Can't afford that snazzy jacket? Then lease it

Renting desirable but expensive outfits is the new way to shop

Fashion rental once came with a shopping stigma, suggesting an inability to buy outright. All that changed when the recession hit, and even the most determined fashionistas found they had to dig deep to afford the finest threads – or else go without.

Now, as high-end fashion rental websites boom, retail experts say the renting experience has lost its stigma and even suggests savviness.

Joanna Feeley, the founder of Trend Bible, which predicts consumer behaviour, said the rise in renting and borrowing is echoed across all areas of life. "From car-sharing and bicycle-rental schemes, to sharing stories, habits and tastes across social media, people are increasingly inclined to share. With clothing, this gives them the chance to borrow status from brands, allowing them to buy into this season's bag without investing in it."

Even fashion-lovers at high-profile events such as London Fashion Week were wearing clothes-on-lease, while many hats on parade at the Cheltenham Festival will be loaned for the occasion, for one tenth of their retail price.

Suruchi Bhargava, the co-founder of Wish Want Wear, which launched six months ago and has more than 10,000 members, has seen a 70 per cent rise in customers each month. The site launches hat rental this week, offering designs by the royal milliner Vivienne Sheriff and will open a wedding boutique later in the spring. She believes the huge rise in rentals is down to the growth of "collaborative consumption" culture – the rise in modern day bartering, sharing and renting reinvented through technology on a scale never previously possible. "There is Zipcar for driving, Lovefilm for movies and this in fashion," she said.

Alex Hones, the founder of Cinderella Me, which rents designer shoes, has seen business double each month in the past year. "We have a history of ownership in the UK, for example with home-ownership compared with renting. So the concept of renting clothes and shoes has been outside of British culture – and is only catching on now," she said.

Sarah Brown, the former prime minister's wife, was ahead of the rental curve, leasing Amanda Wakeley gowns and Graeme Black jackets in 2009. And in Sex and the City, Carrie Bradshaw's assistant hired a Louis Vuitton bag from Bag, Borrow or Steal long before many in Britain thought of designer rental.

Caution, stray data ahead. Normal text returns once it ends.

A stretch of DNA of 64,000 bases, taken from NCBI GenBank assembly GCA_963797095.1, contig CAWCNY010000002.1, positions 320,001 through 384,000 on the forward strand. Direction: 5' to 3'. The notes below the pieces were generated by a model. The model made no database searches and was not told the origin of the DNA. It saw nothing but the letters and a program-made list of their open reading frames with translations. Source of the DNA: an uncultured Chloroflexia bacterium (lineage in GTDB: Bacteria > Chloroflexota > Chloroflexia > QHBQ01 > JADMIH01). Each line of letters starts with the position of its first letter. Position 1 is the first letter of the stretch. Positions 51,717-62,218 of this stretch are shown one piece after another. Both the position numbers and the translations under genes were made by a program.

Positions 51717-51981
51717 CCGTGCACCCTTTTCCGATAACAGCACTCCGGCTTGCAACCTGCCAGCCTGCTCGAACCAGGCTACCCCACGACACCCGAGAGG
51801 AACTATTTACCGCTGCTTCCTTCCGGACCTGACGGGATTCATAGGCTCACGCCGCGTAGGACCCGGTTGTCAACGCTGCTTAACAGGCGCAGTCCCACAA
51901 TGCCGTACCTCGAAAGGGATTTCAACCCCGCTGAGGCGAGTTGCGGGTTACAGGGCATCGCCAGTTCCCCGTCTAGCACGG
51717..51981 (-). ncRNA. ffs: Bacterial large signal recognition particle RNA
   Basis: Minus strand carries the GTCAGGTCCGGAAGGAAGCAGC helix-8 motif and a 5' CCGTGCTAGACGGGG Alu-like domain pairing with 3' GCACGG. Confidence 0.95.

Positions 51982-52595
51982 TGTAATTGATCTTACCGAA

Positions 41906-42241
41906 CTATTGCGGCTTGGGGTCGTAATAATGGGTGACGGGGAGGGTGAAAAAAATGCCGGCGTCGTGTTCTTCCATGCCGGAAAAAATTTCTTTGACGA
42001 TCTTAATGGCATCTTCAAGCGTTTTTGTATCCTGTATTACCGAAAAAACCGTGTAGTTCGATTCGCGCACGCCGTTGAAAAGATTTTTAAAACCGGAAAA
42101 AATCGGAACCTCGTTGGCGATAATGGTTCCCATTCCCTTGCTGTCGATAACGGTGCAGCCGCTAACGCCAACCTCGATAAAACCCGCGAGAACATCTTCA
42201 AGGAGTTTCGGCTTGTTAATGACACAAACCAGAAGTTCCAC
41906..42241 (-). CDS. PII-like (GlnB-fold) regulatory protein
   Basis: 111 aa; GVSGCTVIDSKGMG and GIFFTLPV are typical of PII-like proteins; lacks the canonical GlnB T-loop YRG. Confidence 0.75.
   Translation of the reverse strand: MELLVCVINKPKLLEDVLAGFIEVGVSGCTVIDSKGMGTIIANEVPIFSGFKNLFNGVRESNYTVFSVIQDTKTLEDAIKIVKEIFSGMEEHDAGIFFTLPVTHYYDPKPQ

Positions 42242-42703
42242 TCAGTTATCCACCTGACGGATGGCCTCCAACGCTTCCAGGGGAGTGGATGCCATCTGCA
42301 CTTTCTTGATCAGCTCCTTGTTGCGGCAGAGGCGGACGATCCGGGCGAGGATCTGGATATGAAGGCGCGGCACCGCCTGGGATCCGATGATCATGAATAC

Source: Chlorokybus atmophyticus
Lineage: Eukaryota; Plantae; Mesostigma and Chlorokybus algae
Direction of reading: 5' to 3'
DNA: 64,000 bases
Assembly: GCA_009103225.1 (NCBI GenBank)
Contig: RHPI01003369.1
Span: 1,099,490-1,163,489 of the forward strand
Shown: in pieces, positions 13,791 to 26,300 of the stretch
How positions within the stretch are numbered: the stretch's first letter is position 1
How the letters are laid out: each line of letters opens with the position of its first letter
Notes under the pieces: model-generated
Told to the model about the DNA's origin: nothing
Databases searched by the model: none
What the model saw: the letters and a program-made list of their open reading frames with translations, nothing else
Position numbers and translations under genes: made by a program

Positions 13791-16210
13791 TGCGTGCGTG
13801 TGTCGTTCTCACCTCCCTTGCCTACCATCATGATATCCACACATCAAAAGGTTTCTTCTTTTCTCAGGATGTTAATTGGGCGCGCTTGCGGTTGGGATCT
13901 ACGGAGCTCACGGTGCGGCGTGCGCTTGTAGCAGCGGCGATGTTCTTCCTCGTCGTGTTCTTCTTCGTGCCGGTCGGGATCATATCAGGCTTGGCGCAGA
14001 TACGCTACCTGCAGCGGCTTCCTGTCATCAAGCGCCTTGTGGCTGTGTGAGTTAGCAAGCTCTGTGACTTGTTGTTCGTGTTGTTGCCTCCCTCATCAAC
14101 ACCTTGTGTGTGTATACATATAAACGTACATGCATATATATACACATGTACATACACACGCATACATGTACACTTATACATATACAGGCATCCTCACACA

Anna Bance, who founded Girl Meets Dress in 2009 and launched its hat service last week, said: "Retail and consumer habits are changing significantly with the digital age. Personalisation, experience and identity trump ownership, and the growth in rental is testament to that change. You would be surprised how wealthy some of our customers are."

The price of fashion clearly helps to guarantee the success of of rental businesses. Poppy Dinsey, the founder of WIWT, or What I Wore Today, borrowed handbags for London Fashion Week and hires outfits regularly. "It's the price of a Topshop dress to wear an outfit made by a designer. The high street has become expensive."

Debbie Walpole, who founded the designer bag rental business The Borrowers Club, which was launched in January, says her site has received thousands of hits. "The bleak economic climate means that people do not want to spend money on a bag, but still want to look like they have made an effort." Joanne Halley, the founder of Kennedy Purple, which hires designer bags, inspired by Sex and the City, agreed that the economic depression was helping business. "It's a great alternative for people who still want a special bag, despite the economic climate."

However, Bhargava says that borrowing is here to stay. "It gives people more variety, can be used as a 'try before you buy' service, and helps to get around the pressure from social media of not wearing the same dress to multiple weddings."

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